Prime Minister Boris Johnson has said he will ramp up unprecedented government spending, as it seeks to mitigate the impact of coronavirus, which has been a “disaster” for the country.
Johnson told Times Radio he wants to double down on his plans to increase public investment, and that a return to austerity would be a mistake.
The government has already announced emergency spending and tax measures worth an estimated £133bn so far during the pandemic. Today it revealed an additional £1bn injection for rebuilding 50 schools in England, starting next year.
“[Coronavirus] has been a disaster,” Johnson said. “Let’s not mince our words, I mean this has been an absolute nightmare for the country and the country has gone through a profound shock.”
He added that he wants to take a “Rooseveltian” approach to the economy, in reference to former US President Franklin D. Roosevelt whose ambitious New Deal programme helped the US recover from the Great Depression.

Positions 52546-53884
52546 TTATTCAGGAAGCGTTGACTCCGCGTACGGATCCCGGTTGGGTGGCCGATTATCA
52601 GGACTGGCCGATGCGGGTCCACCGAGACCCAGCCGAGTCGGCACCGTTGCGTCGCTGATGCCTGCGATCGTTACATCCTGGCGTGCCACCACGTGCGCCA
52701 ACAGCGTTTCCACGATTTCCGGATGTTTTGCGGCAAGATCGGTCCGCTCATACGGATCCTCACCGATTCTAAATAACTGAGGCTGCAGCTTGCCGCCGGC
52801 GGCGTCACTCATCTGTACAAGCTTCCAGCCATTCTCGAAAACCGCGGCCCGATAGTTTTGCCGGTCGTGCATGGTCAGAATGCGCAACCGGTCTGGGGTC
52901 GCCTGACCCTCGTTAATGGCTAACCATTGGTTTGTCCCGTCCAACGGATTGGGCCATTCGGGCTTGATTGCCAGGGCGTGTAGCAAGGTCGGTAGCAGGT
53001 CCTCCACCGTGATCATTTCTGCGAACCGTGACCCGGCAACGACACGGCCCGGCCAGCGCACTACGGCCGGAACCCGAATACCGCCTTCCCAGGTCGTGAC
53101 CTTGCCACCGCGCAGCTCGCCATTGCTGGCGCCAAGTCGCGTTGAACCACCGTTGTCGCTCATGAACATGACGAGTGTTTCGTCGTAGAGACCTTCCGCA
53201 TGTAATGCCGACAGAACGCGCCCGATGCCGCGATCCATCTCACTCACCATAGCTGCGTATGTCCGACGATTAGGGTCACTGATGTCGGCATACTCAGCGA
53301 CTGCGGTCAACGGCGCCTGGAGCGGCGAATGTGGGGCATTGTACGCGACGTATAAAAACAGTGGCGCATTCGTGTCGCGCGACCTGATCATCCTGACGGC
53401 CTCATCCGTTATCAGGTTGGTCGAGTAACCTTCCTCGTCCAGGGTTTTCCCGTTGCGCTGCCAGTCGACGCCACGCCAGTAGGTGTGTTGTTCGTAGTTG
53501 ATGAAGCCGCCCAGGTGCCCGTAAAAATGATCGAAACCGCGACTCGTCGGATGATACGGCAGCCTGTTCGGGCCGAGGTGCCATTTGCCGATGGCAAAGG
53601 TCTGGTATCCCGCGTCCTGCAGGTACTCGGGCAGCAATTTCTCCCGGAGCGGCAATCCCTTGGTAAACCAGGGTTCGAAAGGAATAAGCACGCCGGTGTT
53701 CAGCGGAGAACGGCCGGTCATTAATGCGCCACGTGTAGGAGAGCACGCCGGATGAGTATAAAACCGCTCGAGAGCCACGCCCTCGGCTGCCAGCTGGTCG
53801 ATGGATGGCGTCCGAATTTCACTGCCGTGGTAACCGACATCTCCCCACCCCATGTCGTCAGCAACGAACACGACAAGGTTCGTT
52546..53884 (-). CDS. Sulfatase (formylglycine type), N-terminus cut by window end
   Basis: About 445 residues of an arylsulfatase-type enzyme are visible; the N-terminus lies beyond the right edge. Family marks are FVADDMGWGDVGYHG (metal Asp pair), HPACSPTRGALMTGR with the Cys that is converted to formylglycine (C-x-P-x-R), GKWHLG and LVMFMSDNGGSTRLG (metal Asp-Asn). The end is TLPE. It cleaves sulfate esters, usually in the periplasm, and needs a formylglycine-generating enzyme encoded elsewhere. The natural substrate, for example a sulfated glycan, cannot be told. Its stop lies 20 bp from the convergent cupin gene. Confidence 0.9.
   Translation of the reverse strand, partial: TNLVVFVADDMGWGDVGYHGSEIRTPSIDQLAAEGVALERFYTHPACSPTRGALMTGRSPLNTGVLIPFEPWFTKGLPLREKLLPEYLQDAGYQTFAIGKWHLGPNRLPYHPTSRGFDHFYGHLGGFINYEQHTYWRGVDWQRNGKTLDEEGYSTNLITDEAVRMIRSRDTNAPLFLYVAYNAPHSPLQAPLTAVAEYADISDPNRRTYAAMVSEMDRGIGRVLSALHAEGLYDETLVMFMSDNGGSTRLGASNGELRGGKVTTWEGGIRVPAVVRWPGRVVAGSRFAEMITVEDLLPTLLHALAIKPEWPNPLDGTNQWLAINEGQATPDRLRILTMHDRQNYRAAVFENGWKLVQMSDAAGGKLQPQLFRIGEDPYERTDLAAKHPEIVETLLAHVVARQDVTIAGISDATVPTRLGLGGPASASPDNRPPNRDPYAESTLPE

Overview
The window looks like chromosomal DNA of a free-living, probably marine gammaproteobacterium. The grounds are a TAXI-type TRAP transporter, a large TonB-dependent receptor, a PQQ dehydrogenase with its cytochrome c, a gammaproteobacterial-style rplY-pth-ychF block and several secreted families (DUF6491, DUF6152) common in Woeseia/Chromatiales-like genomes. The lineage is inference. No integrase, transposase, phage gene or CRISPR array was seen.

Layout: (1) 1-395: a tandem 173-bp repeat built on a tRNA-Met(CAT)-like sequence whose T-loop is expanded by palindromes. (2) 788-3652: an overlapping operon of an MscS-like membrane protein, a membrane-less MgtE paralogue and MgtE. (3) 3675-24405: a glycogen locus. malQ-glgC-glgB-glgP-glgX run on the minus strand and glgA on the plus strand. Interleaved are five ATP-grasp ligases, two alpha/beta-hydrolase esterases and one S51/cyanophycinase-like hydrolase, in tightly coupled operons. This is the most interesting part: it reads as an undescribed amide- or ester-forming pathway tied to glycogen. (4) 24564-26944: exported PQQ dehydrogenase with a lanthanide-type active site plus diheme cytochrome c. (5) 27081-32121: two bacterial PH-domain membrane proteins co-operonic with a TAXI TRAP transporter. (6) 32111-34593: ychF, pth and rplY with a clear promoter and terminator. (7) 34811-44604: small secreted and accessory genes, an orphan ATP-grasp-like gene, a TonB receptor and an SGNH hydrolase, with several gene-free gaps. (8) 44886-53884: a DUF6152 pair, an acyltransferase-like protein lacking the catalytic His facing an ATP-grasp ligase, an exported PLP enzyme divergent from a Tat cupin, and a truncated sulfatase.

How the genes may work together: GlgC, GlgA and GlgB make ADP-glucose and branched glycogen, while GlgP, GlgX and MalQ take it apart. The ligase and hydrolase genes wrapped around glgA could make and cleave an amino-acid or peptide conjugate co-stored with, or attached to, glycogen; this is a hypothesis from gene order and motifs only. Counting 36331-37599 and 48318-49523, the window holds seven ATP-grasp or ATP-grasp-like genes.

Johnson’s comments follow a speech by Cabinet Office minister Michael Gove over the weekend, in which he argued the Civil Service needs to apply the thinking of the New Deal if it is to avoid falling into “group think”.
“Government departments recruit in their own image, are influenced by the think tanks and lobbyists who breathe the same London air and are socially rooted in assumptions which are inescapably metropolitan,” he said.
“An important part of bringing government closer to people is making sure we have not just a wider spread of decision-making across the country but a broader and deeper pool of decision-makers.”
Labour leader Sir Keir Starmer this morning laid into Johnson’s handling of the coronavirus crisis, saying the PM has been “asleep at the wheel”.
He criticised the government’s failures in establishing the NHS Test and Trace system, as well as Johnson’s support for top adviser Dominic Cummings who was caught flouting lockdown rules.
Johnson said today that now was not the right time for an inquiry into “what went wrong and when”.
“I totally understand that and we will. I happen to think that the moment is not right now… when everybody is flat out, I don’t think the moment is right now for consecrating a huge amount of official time to all of that,” he said.